For the embodiments discussed above, controls related to EGR used in a gaseous-fuelled internal combustion engine need not be complicated by particulate management strategies.
By way of example, EGR levels tolerated by a high pressure direct injection of natural gas can range to 70% depending on engine operating parameters and tolerated emissions. That is, up to 70% of intake charge can be EGR
In this disclosure and the appended claims, a point “near top dead center” is any point wherein the piston is within 30 degrees of top dead center as measured in crank shaft rotations.
In general, the ECU in the present invention is able to set the EGR level based on, amongst other things, a threshold that is equal to the maximum emissions tolerated out of the engine. As is the case with the combustion strategy of high pressure directly injected gaseous fuels, the emissions limits are dictated by:
The ECU, in the embodiments considered in
In general, fuel demands are initially set to meet a desired speed and load demand. The resulting operating parameters arising from such demand are used, as demonstrated, to set a pilot and main fuel injection timing, pressure and duration. These desired parameters are utilized to provide an actual pilot and main fuel injection strategy which, in turn is used by the ECU, taking engine operating parameters into consideration, to determine for a given engine operating conditions an Emax. Emax is one or a combination of:
Similarly, after determining an Emax for a given set of operating parameters, EGRr may be adjusted by comparing the emissions concentration from ED, and, where this concentration exceeds Emax, reducing EGRr from a predetermined, initial or previous cycle level until the level results in acceptable emissions. Again the emissions of interest are:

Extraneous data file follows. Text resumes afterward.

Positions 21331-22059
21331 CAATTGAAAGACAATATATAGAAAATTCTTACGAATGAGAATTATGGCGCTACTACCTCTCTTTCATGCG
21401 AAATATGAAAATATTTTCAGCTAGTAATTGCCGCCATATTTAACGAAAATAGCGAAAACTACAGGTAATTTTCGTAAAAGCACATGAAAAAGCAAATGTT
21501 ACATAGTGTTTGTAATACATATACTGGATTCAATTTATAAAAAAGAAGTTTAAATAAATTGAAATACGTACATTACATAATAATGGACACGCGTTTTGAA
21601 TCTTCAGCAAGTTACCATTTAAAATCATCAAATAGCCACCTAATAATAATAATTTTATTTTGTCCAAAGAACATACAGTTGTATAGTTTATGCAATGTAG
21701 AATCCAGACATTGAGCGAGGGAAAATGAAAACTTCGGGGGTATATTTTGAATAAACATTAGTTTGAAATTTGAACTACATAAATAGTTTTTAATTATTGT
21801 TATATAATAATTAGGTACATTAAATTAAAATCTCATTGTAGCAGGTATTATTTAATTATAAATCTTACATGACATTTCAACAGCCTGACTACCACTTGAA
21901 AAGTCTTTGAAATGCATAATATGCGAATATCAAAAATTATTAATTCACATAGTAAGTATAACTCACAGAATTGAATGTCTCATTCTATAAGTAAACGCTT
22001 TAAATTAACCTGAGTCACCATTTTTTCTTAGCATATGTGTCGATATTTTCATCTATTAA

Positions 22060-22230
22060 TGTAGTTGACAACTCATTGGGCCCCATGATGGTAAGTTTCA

While the ECU capitalizes on the rate limiting emission (based on CO and HC), which would generally manage EGR levels, as CO and HC are relatively easy to manage, aftertreatment systems may be incorporated to allow for relatively high CO and HC concentrations out of the combustion chamber. In this circumstance with CO and HC aftertreatment, maximum EGR levels may be set by combustion stability. Known techniques to ensure combustion stability such as monitoring the coefficient of variation (COV) could be used in conjunction with such aftertreatment system to set maximum EGR levels.
There may be an open loop component to the strategy to the extent that EGRr is utilized as one operating parameter to help determine fueling strategies.
As noted above, the ECU utilizes operating parameters to control EGR levels, including maximum levels of EGR, that may be based on or directly consult.
EGRr and, consequently Ir need to be controlled in light of Ft to meet operator demands as noted above. However, as mentioned above, one of the main considerations limiting and, therefore, helping to dictate Er is certain emissions resulting from the combustion processes discussed. For natural gas, directly injected, depending on the aftertreatment solutions employed, CO and HC emissions will limit EGR levels or concentrations of exhaust gas into the intake line. By way of example, a maximum EGR level may be set, in part, by a look-up table or the results of stored bench tests, that correlate a given EGR level under various operating conditions to a maximum tolerable emission concentration within the exhaust gas. Such look-up tables or bench test results determine the maximum EGR level for a given set of operating parameters and ensure that EGR levels introduced in light of operator demand do not exceed the maximum found in the corresponding benchmark data or are adjust to meet those emissions levels.
By way of example, a CO level of 3800 ppm is a typical upper limit on CO emissions for trucking applications under many load conditions. This is only one example. In fact, emissions limits may also vary as load conditions vary as noted in the embodiment for the ECU discussed above.